|Treating diabetes essential to good health|
|Written by E. Elaine Brooks-Clare/TCI Diabetic Association|
|Thursday, 11 November 2010 08:45|
Diabetes currently affects more than 300 million people worldwide. A further 350 million are at high risk of developing diabetes.
Diabetes is one of several non-communicable diseases that threaten to overwhelm healthcare systems and are emerging as a serious barrier to economic development.
What is diabetes?
When you eat, some of your food is broken down into glucose (a kind of sugar). Glucose travels in your blood to all your body’s cells. Insulin, made by your pancreas, helps glucose move from your blood into your cells. Glucose helps your cells produce the energy you need for healthy living.
Glucose from food makes your blood glucose level go up. Insulin lowers blood glucose levels by helping glucose move from your bloodstream into your cells. When you have diabetes, your body doesn’t make any insulin, or not enough insulin, or your body prevents the insulin you do produce from working properly. You must do the work your body did before diabetes to keep your insulin and glucose in balance.
Types of diabetes
The most common types of diabetes are Type 1 and Type 2. In Type 1 diabetes, the pancreas (the organ that makes insulin) does not work right. The cells that produce insulin are damaged or destroyed, so the body makes little or no insulin. Type 1 usually occurs in children or young adults.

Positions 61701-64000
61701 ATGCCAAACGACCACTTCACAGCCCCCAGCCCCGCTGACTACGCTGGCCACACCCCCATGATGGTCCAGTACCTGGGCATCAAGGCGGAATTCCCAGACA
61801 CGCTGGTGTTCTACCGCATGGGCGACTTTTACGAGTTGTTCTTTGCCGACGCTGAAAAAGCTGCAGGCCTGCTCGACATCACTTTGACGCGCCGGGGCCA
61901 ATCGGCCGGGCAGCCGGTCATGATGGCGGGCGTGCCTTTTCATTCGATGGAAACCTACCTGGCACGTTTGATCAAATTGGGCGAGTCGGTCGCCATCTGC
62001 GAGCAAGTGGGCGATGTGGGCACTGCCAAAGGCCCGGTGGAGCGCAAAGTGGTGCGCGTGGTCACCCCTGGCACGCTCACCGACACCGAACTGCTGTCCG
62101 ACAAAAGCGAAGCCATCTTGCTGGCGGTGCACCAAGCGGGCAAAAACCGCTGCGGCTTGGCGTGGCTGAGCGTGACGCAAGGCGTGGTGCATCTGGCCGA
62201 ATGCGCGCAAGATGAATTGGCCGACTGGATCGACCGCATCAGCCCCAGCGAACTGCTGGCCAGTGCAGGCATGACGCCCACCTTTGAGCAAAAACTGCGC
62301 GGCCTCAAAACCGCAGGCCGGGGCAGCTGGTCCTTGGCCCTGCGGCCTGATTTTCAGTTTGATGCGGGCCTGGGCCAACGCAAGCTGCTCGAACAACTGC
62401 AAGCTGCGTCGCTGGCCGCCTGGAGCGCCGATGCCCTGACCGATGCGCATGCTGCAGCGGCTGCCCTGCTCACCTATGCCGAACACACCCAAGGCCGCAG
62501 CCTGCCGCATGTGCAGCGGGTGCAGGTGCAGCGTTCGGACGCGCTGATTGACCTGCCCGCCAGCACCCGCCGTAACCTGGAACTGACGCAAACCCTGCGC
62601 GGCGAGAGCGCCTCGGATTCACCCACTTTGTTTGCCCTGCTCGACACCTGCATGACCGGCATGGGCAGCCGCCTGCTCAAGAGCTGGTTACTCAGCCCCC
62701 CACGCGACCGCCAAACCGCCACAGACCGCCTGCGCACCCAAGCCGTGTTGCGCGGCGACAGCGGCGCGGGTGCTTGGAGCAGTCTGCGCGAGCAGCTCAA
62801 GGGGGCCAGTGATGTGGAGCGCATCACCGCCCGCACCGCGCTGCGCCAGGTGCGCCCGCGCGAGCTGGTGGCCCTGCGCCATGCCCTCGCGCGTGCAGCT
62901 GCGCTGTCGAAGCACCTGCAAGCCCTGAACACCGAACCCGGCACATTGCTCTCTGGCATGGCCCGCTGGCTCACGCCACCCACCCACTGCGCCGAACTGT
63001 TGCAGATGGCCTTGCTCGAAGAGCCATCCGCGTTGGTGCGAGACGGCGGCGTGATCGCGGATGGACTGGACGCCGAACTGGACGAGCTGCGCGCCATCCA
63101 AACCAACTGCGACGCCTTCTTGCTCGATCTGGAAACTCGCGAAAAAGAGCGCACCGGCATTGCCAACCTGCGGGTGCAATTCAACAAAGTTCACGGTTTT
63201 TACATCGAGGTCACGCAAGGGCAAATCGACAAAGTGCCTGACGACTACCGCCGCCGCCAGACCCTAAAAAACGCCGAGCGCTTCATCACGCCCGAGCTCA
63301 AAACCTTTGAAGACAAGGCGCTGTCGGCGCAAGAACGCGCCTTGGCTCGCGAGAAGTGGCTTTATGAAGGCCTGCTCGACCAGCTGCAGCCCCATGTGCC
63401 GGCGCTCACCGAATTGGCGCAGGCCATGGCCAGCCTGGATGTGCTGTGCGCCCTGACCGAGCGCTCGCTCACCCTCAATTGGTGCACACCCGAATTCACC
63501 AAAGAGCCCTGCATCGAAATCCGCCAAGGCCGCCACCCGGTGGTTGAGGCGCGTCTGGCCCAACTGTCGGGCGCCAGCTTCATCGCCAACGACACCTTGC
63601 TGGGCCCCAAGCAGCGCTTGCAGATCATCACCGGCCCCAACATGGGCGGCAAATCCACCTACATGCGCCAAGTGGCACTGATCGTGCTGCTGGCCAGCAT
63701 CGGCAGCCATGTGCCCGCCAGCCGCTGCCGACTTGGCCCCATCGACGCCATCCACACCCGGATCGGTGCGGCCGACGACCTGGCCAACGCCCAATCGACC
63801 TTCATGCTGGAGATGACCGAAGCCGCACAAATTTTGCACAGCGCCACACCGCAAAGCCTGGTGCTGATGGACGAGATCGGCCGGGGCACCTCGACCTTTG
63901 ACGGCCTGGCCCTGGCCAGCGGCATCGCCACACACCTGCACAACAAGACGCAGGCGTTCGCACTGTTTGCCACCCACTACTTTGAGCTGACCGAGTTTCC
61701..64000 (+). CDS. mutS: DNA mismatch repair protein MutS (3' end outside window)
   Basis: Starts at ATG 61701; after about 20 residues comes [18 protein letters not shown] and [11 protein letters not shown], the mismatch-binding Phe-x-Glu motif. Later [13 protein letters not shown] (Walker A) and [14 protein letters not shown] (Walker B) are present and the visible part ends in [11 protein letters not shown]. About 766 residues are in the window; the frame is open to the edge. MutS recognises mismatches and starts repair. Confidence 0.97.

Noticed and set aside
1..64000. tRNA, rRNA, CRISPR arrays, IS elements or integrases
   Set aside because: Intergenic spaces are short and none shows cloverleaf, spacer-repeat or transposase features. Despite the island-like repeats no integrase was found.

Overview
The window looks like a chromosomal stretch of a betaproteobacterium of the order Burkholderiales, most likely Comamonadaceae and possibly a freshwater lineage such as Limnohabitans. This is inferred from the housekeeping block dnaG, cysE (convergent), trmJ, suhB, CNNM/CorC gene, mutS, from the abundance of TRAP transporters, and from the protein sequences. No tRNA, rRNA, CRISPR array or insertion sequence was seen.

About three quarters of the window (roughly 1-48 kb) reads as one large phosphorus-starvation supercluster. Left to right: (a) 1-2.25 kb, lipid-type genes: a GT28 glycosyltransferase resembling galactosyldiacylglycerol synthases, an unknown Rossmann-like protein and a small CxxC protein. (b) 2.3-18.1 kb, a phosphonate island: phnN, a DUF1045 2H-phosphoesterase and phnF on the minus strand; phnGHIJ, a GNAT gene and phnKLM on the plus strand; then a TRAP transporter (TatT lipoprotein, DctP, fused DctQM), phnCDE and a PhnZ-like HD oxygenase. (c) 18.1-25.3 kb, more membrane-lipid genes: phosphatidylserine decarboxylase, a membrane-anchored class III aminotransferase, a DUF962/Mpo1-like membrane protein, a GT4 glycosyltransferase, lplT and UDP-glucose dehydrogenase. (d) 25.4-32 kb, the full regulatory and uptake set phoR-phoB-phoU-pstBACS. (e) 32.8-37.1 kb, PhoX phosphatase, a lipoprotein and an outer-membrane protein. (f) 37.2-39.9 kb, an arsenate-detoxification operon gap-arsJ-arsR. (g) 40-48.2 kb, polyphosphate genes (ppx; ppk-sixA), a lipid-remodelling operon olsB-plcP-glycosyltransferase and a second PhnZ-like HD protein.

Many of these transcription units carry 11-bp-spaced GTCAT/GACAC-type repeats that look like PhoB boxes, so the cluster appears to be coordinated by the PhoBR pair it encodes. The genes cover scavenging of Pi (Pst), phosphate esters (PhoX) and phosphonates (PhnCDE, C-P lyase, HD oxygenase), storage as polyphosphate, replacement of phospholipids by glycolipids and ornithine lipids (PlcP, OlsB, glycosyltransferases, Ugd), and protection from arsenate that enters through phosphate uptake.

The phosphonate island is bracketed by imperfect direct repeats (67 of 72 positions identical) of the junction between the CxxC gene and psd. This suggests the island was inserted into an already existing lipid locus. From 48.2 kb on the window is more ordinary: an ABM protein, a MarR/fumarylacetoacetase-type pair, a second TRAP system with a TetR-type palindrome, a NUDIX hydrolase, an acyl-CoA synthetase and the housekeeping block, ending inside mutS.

In Type 2 diabetes, the body makes some insulin but not enough. Or the body prevents the insulin you do produce from working properly. Type 2 diabetes is more common in overweight older adults and is the most common type in Turks and Caicos Islands.
Diabetes can also occur during pregnancy, called gestational diabetes.
Risk factors for diabetes
Signs of diabetes
Your diabetes-care team can work with you to create your diabetes treatment plan. Your plan will match your likes, dislikes and living habits with your blood glucose goals.
A typical plan includes a meal plan, a plan for staying active, instructions on how and when to check your blood glucose, and your personal blood glucose goals (or target range). If you take diabetes medicine, the plan includes the types, dosage, and the timing of doses, other healthcare goals (such as managing your weight and blood pressure), and schedule for regular health checkups.
Managing your blood glucose can help you reduce your risk of kidney disease, nerve damage and damage to your eyes, your teeth and gums (with high glucose levels in your saliva). Heart disease and stroke are much more likely to occur in people with diabetes than in other people. Most of these heart and blood vessel problems are due to a blockage or slowing down of blood flow in the body.
People with diabetes are more likely to have problems with their feet. Untreated foot problems caused by poor blood circulation, nerve damage or infection may cause you to lose your toe, foot or leg.
Come join our Diabetic Association and learn more about diabetes. Take control, now.
Latest Local News
Tourist Board expands adding two new staff members
The Turks and Caicos Tourist Board announced this week it welcomed two new staff members to further More...
Cruise terminal to open April 8
Beginning Monday, April 8, thousands of cruise ship passengers will again begin to enjoy the More...
2013 TCI Elecrotal List Available
TCI 2013 Electors’ Register is Ready! Supervisor of Elections Mr. Dudley Lewis has announced More...
Misick Declared By-Election Winner
Supervisor of Elections Dudley Lewis has advised that the Progressive National Party's (PNP) Amanda More...
New Board leads TCHTA
On Wednesday, March 13, Turks and Caicos Hotel and Tourism Association (TCHTA) bid farewell to its More...